General Tax Controversy News & Updates

Attorneys representing cannabis businesses are often faced with questions about what happens when the cannabis business has not paid its taxes and the IRS is proceeding with collection actions.  No one thinks the IRS will seize and sell cannabis to satisfy tax liabilities, because in doing so the IRS would engage in criminal violations of

In Wendell Falls Development, LLC v. Commissioner, T.C. Memo. 2018-45, the Tax Court denied a charitable contribution deduction for a taxpayer’s contribution of a conservation easement because the taxpayer expected to receive a substantial benefit from the donation.

The taxpayer purchased 27 contiguous parcels of unimproved land, comprising 1,280 acres. The taxpayer planned to

Recently, the written supervisory approval requirement of Section 6751(b) has been one of the primary issues in Tax Court litigation concerning penalties that the IRS has asserted against taxpayers. The focus of this litigation is the effect of Section 6751(b) and its interplay with the Commissioner’s burden of production as to penalties in court proceedings

United States v. Gerard, a recent case from the Northern District of Indiana, demonstrates how a tax lien, once attached, can stay with property even after the property is conveyed to someone other than the taxpayer.  In 1990, a husband and wife named Robert and Cynthia Gerard bought a residence as tenants by the

The Tax Cuts and Jobs Act, enacted in December 2017, is the most significant change to the U.S. Tax Code since 1986 and dramatically alters the tax landscape for individuals. A number of changes take effect this year, while other provisions will not take effect until 2019. Many provisions are temporary, set to expire in

In CRI-Leslie, LLC, the Eleventh Circuit confronted whether a taxpayer is entitled to capital gains treatment for a forfeited deposit on the sale of land.  CRI-Leslie, LLC, Donald W. Wallace, Tax Matters Partner v. Commissioner, 11th Cir., No. 16-17424, February 15, 2018.  It is not a stretch to describe this area as “among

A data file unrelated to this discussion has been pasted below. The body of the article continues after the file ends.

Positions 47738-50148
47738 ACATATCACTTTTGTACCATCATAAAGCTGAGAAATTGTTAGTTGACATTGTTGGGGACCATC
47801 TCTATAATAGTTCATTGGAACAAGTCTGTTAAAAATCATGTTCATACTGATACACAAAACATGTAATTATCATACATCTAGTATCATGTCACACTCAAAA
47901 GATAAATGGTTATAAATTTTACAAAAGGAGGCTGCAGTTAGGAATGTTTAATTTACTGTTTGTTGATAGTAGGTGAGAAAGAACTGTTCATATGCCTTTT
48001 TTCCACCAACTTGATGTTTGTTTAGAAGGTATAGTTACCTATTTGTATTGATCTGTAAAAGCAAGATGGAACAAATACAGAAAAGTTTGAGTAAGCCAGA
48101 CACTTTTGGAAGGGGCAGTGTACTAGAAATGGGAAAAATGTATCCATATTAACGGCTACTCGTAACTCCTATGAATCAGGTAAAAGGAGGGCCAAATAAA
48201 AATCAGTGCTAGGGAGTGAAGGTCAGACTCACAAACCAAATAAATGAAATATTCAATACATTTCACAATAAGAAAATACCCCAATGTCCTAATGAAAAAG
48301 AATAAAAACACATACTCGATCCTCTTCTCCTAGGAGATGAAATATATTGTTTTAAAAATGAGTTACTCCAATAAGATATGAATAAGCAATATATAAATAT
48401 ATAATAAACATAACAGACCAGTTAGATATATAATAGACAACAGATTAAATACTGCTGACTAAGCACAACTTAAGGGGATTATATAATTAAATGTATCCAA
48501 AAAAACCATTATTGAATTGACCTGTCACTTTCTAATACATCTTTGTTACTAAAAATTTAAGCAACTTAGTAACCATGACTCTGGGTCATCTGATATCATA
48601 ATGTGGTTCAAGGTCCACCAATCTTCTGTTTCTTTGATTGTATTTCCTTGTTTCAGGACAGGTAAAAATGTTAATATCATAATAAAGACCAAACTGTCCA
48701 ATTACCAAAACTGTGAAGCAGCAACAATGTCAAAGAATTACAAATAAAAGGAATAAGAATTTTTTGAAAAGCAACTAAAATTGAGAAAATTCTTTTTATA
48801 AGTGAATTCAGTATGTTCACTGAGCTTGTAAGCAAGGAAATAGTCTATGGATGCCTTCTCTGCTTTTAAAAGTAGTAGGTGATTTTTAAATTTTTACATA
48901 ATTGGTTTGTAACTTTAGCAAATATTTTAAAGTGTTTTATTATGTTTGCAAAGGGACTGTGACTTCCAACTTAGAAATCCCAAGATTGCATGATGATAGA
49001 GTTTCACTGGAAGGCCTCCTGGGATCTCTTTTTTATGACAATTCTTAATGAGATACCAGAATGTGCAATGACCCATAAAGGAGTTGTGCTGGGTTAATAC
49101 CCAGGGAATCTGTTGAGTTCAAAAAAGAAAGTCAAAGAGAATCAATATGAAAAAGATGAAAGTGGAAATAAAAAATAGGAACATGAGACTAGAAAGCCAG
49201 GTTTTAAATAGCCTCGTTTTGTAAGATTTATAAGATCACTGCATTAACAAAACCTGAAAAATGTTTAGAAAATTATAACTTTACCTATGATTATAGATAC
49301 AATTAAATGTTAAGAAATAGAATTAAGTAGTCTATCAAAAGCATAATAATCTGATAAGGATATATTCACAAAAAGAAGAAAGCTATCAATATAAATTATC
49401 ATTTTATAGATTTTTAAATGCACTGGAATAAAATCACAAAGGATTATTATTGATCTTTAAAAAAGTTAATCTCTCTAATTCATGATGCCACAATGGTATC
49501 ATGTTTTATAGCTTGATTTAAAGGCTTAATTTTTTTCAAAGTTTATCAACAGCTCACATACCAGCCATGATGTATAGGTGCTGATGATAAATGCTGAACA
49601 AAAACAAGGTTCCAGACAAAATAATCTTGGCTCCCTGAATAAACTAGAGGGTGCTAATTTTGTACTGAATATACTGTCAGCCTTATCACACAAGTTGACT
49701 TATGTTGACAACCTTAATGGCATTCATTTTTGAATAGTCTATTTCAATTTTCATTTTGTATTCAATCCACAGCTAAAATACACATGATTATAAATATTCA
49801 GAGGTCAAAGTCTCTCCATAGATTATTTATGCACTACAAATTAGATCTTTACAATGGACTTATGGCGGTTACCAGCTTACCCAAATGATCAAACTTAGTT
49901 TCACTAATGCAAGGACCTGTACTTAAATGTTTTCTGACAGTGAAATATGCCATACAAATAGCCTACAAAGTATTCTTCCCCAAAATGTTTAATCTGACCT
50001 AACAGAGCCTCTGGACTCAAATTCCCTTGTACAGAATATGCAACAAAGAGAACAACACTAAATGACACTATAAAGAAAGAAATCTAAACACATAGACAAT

The White House released a statement on February 8, 2018 that President Trump nominated Charles Rettig as the new Commissioner of Internal Revenue Code for the remainder of a five year term that began in November 2017.  Unlike other recent presidential nominees that may have ignited fierce debate among political parties, Rettig’s nomination has been

The Tax Court’s recent opinion in Roth v. Commissioner, T.C. Memo. 2017-248, raises interesting issues about the need for supervisor approval when the IRS asserts penalties.  In 2007, the petitioners in Roth donated a conservation easement encumbering 40 acres of land in Colorado to a charitable organization.  The petitioners claimed a charitable contribution deduction

We have all heard the old proverb “if it’s too good to be true, then it probably is.” In the tax world, this proverb might as well be referred to as the economic substance doctrine. Generally, taxpayers are free to structure their business transactions in a manner of their choosing. However, the economic substance doctrine

The Treasury Department and the IRS released their 2017-2018 Priority Guidance Plan, which prioritizes various tax issues that should be addressed through regulations, revenue rulings, revenue procedures, notices, and other published administrative guidance. The new plan takes into account various Executive Orders issued this year directed at administrative regulations.

Executive Orders

Since taking office, the